Great Leaders, Creative Thinkers, and Heroes of a Hurricane
In this collection of essays, Walter Isaacson reflects on the lessons to be learned from Benjamin Franklin, Albert Einstein, Bill Gates, Henry Kissinger, Ronald Reagan, Mikhail Gorbachev, Hillary Clinton, Bill Clinton, and various other larger-than-life characters he has chronicled as a biographer and a journalist.
Isaacson reflects on how he became a writer, the lessons he learned from various people he met, and the challenges he sees for journalism in the digital age. He offers living tributes to his hometown of New Orleans, which both before and after Hurricane Katrina offered many of the ingredients for a creative culture, and to the Louisiana novelist Walker Percy, who was an early mentor.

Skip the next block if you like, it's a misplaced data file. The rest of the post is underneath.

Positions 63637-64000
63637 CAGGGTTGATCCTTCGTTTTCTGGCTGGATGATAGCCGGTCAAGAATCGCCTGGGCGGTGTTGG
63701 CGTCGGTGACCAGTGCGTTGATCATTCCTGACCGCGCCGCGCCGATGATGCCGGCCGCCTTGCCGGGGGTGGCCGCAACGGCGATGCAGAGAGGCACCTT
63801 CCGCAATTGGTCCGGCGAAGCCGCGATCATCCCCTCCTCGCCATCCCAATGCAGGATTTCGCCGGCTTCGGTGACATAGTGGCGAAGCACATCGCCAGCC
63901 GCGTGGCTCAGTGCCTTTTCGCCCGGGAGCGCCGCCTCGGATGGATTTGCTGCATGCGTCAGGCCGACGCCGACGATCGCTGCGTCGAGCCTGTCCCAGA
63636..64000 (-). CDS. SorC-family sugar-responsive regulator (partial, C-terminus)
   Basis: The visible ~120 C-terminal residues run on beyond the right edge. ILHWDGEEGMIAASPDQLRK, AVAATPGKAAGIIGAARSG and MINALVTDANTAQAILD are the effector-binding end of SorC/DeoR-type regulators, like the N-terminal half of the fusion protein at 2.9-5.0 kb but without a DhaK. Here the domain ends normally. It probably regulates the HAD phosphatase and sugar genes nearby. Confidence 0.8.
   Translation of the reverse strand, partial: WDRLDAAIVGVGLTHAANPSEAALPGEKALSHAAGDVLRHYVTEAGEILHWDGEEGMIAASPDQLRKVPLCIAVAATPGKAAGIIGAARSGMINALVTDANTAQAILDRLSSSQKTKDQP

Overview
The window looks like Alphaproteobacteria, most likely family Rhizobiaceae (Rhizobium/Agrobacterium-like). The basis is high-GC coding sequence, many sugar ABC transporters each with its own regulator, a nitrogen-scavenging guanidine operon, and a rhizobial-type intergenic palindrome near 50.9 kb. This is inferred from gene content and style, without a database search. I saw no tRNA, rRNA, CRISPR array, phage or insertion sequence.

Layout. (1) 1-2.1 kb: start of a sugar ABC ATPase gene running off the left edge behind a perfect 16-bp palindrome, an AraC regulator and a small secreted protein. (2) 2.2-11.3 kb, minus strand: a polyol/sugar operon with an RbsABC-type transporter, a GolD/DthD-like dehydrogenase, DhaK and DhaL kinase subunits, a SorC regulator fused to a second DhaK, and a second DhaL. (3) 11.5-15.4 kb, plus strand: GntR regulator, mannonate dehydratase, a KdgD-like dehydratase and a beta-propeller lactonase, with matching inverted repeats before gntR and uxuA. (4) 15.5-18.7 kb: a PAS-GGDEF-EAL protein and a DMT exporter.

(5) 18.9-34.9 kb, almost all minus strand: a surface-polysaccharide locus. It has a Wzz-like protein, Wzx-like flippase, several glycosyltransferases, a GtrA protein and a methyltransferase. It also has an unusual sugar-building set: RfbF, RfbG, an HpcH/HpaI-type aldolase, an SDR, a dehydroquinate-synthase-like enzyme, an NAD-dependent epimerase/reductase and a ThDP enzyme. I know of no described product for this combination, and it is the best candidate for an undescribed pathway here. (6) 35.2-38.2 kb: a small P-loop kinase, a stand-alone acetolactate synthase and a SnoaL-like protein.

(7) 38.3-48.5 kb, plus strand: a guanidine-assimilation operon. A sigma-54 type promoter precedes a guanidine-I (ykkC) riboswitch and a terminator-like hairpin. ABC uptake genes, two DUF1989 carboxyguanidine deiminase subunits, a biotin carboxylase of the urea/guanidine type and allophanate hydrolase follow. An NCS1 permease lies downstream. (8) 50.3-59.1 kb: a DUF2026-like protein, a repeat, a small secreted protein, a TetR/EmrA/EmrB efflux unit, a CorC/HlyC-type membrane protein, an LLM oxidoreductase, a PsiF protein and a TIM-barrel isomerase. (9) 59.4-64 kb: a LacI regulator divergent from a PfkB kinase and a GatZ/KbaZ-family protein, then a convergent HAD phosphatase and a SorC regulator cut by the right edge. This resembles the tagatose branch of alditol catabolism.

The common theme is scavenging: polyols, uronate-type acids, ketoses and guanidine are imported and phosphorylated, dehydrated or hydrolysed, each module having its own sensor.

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My So-called Writing Life
I was once asked to contribute an essay to the Washington Post for a page called “The Writing Life.” This caused me some consternation. A little secret of many nonfiction writers like myself—especially those of us who spring from journalism—is that we don’t quite think of ourselves as true writers, at least not of the sort who get called to reflect upon “the writing life.” At the time, my daughter, with all the wisdom and literary certitude that flowed from being a thirteen-year-old aspiring novelist, pointed out that I was not a “real... see more